Have you ever wondered what is the possible length of DNA that is present inside your cells? After all, its the DNA that contains information that is responsible for your physical traits – how you look, how you talk – your metabolic and physiological processes and essentially everything that defines you. The human genome contains approximately 3 billion base pairs of DNA packaged into 23 chromosomes. Thus, Each cell in our body contains around 2 meters of DNA. Moreover, it is estimated that the human body contains about 50 trillion cells—which works out to 100 trillion meters of DNA per human. Now, consider the fact that the Sun is 150 billion meters from Earth. This means that each of us has enough DNA to go from here to the Sun and back more than 300 times, or around Earth’s equator 2.5 million times!
However, our cells are extremely tiny. So, how does so much DNA possibly fit into a single cell? To achieve this, DNA strands have to be tightly wrapped and compacted into bundles. This allows the cells to condense DNA into the microscopic space of the eukaryotic nucleus. The cells have evolved a mechanism of different levels of folding with the help of specialized molecules called Nucleosomes.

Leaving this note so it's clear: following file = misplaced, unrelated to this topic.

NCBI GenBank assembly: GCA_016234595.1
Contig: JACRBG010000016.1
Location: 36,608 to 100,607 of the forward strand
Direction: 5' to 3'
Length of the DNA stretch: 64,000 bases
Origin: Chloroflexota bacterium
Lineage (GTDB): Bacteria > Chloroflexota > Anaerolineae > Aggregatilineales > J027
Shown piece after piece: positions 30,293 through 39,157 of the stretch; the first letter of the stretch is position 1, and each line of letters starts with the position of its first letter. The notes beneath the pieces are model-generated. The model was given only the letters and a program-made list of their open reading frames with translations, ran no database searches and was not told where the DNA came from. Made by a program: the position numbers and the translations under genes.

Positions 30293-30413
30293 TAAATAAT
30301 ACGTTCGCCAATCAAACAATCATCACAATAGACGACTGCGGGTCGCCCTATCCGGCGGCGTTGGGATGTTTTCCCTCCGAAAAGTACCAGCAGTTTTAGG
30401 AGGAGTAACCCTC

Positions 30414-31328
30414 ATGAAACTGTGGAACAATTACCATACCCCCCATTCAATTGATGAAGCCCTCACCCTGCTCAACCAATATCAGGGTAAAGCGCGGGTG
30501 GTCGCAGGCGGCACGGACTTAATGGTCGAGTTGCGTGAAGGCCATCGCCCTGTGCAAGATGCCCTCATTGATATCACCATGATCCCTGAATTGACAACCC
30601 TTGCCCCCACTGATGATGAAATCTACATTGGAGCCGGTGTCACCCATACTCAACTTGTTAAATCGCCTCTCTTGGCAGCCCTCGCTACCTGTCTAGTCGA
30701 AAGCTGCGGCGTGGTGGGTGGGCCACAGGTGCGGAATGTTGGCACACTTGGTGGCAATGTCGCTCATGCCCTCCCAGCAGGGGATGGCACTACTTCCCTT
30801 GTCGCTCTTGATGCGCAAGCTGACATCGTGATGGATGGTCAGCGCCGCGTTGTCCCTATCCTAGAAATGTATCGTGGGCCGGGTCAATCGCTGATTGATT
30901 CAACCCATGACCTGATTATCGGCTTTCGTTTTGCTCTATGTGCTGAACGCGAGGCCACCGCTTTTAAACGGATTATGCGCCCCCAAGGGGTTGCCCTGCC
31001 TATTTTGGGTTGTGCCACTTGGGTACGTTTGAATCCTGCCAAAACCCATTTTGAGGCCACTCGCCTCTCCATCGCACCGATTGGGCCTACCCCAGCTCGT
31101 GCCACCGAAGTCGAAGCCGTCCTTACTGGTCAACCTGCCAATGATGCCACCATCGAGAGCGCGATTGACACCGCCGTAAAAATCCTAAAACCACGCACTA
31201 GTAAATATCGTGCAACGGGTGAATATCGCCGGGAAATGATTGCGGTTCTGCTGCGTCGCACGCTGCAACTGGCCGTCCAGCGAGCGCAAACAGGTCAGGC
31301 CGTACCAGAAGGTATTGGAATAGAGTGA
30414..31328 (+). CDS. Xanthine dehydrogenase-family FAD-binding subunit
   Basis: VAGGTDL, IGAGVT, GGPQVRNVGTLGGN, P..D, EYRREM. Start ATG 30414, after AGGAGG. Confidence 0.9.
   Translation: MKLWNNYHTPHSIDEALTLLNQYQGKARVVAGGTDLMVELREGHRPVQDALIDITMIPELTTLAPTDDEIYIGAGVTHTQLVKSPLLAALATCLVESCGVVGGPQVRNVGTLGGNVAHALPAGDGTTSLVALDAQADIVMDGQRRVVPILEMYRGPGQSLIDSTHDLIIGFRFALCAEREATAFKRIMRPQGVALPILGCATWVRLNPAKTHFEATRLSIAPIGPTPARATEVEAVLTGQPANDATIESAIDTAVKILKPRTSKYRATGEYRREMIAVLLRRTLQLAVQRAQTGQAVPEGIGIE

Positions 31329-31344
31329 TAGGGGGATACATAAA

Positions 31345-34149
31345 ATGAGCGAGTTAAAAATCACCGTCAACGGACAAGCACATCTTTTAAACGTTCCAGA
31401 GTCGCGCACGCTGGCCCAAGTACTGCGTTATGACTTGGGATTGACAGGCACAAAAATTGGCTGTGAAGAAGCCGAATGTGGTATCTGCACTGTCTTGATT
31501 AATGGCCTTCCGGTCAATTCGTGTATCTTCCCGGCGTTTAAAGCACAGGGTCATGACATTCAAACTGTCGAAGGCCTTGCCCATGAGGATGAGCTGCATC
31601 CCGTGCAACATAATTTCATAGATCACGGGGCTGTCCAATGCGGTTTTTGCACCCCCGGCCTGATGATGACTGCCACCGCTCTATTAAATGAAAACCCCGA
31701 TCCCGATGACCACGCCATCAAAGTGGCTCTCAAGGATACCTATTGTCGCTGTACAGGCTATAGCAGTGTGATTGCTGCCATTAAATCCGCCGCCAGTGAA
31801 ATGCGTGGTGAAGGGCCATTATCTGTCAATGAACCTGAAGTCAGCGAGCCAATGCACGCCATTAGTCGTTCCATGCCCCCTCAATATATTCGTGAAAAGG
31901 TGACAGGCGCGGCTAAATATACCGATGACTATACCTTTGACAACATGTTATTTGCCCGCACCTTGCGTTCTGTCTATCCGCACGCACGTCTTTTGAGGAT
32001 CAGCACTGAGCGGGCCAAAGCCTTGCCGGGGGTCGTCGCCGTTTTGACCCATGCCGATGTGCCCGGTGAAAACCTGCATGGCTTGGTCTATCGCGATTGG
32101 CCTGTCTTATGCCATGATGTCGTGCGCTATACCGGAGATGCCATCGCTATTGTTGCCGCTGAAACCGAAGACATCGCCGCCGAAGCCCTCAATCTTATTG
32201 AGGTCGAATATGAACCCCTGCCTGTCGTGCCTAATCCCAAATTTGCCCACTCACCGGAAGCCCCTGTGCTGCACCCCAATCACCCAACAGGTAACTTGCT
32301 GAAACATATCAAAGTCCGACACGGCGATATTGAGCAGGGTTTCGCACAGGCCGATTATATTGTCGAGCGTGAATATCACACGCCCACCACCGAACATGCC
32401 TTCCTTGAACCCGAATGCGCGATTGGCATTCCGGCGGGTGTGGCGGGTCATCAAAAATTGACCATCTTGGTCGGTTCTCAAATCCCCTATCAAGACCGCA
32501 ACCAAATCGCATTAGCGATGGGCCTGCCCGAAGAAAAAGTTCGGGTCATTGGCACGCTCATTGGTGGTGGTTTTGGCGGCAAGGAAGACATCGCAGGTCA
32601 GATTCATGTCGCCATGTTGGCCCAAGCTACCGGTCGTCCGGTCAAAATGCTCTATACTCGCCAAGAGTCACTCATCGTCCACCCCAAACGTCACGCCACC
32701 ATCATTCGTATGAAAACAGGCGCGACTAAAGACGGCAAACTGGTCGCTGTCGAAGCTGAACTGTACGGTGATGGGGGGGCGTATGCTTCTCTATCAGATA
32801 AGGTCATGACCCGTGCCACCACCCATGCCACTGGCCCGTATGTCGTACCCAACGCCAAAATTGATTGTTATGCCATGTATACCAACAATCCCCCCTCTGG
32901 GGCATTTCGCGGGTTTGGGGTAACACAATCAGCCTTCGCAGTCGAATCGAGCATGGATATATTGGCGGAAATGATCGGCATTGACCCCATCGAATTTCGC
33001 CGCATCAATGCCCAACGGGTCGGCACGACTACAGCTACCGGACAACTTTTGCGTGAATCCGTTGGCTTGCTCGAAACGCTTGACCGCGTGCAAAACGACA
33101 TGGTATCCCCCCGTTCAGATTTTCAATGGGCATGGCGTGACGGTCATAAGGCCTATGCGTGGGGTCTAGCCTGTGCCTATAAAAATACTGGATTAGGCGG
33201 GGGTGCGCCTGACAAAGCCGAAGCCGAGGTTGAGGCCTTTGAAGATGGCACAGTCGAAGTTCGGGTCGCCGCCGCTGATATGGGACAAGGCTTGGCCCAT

Learn more about Nucleosomes and DNA compaction in the video below:
The folding mechanism of DNA is believed to play a large role in how genes are read by the rest of the cell. Recent studies have also indicated that the information regarding how the DNA should fold is also coded into our DNA.
This implies that a second layer of information exists in the DNA (Inception?) i.e. the DNA sequence not only contains information to synthesize proteins and control gene expression, it contains information on its own folding. This could also mean that genetic mutations are not just caused by a change in the sequence of codes but also by a change in the way the DNA strands are folded.
Therapeutically, it is important because if we can devise a way to hide these unwanted mutations it could potentially be helpful in treating some genetic diseases.